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Zoom letterboxed DVDs without any extra software
Authored by: chromo on Dec 06, '04 04:02:18PM

yeah you can stretch the screen image but it's much less pretty. the universal access zoomed image is much sharper and keeps the original aspect ratio (so people don't look like munchkins).



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Zoom letterboxed DVDs without any extra software
Authored by: tetsuotheironman on Dec 06, '04 06:19:35PM

but you lose part of the frame? WTF is the point? Might as well watch Pan and Scan while you are at it. No offense.. but seeing some movies without the seeing the full frame as intended by director seiously detracts from viewing experience imho... I'll stick to black bars, as they don't bother me all that much..



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Zoom letterboxed DVDs without any extra software
Authored by: chromo on Dec 06, '04 06:28:56PM

no no no, this is not pan-and-scan.

you don't lose any of the frame. mess around with the zoom max and zoom min settings in the "zoom options" dialog and with just a little effort you'll be set up for the full movie frame edge-to-edge on your screen, with just a little letterboxing on top and bottom, every time you need it. movies in the 1.85:1 ratio will almost completely fill the screen, just like they do for anamorphic transfers.

it just takes a little tweaking... it works really well.



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Zoom letterboxed DVDs without any extra software
Authored by: megagram on Dec 06, '04 07:11:48PM

There are only two ways to get full-screen viewing from an otherwise letterboxed movie:

1. Stretch the image
2. Crop the image

By using Universal Access you are effective cropping the image (if it is a widescreen move, the left and right edges or if it's a full screen movie the top and bottom edges).

By using 1024x768 stretched, you are stretching the image. On apple's monitors (the 20" LCD for instance) the distortion is hardly noticeable and doesn't nearly take away as much as cropping the image would.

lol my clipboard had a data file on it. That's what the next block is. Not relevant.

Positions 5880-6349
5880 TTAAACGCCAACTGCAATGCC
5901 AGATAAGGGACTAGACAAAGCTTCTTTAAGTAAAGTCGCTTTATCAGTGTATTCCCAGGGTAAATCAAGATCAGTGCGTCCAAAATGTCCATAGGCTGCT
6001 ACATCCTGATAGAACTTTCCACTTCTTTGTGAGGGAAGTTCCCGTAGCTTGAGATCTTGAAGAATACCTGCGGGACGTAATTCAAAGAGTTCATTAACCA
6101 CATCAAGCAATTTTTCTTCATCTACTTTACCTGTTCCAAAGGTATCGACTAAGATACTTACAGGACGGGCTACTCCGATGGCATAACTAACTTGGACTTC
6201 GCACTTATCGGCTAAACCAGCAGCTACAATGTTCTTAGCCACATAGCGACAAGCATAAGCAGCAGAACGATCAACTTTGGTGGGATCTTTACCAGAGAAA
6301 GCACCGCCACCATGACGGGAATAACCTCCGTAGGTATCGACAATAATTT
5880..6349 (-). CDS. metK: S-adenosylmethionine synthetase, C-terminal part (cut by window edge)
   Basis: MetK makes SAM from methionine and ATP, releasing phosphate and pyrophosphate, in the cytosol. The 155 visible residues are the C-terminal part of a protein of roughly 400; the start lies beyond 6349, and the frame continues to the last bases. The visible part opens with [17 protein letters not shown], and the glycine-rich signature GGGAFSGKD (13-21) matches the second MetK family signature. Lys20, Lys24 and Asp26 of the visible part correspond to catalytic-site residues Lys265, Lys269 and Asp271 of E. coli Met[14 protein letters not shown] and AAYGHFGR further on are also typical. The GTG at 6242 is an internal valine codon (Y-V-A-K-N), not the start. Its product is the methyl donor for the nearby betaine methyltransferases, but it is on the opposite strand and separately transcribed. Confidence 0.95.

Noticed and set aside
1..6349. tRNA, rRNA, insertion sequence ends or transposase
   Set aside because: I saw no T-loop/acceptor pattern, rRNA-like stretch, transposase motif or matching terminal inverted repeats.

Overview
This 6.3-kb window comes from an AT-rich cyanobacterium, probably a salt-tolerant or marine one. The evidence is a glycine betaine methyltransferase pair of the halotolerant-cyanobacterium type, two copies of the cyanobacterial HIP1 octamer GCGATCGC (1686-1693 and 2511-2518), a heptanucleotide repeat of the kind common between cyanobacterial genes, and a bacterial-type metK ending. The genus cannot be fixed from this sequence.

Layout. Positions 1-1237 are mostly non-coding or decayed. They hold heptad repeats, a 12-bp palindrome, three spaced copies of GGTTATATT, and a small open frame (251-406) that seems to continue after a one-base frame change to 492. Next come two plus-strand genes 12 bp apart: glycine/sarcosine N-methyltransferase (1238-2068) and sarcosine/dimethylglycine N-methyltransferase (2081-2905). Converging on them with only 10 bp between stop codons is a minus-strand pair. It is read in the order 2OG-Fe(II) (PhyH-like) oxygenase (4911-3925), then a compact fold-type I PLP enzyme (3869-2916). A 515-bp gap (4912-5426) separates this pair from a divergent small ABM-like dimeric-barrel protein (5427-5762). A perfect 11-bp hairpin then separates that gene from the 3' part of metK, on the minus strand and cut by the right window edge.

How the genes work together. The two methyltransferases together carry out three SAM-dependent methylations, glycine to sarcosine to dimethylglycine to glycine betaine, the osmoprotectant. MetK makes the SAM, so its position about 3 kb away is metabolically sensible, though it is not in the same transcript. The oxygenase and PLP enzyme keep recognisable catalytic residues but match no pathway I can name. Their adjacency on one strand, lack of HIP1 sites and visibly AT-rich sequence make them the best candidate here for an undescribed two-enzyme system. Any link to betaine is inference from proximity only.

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Zoom letterboxed DVDs without any extra software
Authored by: chromo on Dec 07, '04 01:53:35AM

i don't get what all the talk of cropping the image is about. what gets cropped out is the letterbox bars above and below the movie image.

before zooming, the movie plays in the middle of your screen, with large unused screen areas on all sides. after zooming, the movie fills the screen left to right. you see the whole movie frame.

if you're seeing something different from this maybe you need to play with zoom-in and zoom-out commands a little more, to get a closer fit.

for movies that are "enhanced for 16:9 widescreen" - anamorphic transfers - the DVD player software automatically fills the width of the screen and yes, if you zoomed this, it would crop the image. this trick is for movies that are NOT enhanced for widescreen and so the DVD player displays them fairly small in full-screen mode - a waste of expensive screen space.

the OSX "tiger" DVD player has video zoom built-in apparently...



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Zoom letterboxed DVDs without any extra software
Authored by: megagram on Dec 07, '04 10:13:15PM

Sorry, I thought you were talking about a standard 4:3 movie being played on a widescreen monitor (ie with the black bars on the left and right). I haven't tried your trick with a widescreen movie.

However, I still do not understand how you think you are getting rid of the black letterbox bars without either cropping the movie or stretching the movie.

If you start with a widescreen movie that doesn't have the same aspect ratio as your monitor (for instance a 16:9 video playing on a 16:10 monitor) playing in the middle of your screen (like you suggest) and then zoom in over it, you are essentially superimposing your monitor's aspect ratio over the movie's and are effective cropping out a bit of the video from either side so as to remove the bars on the top and bottom.

The other alternative to this is to zoom the video with distortion.

Please explain to me how your trick works without either cropping or distorting the video.



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Zoom letterboxed DVDs without any extra software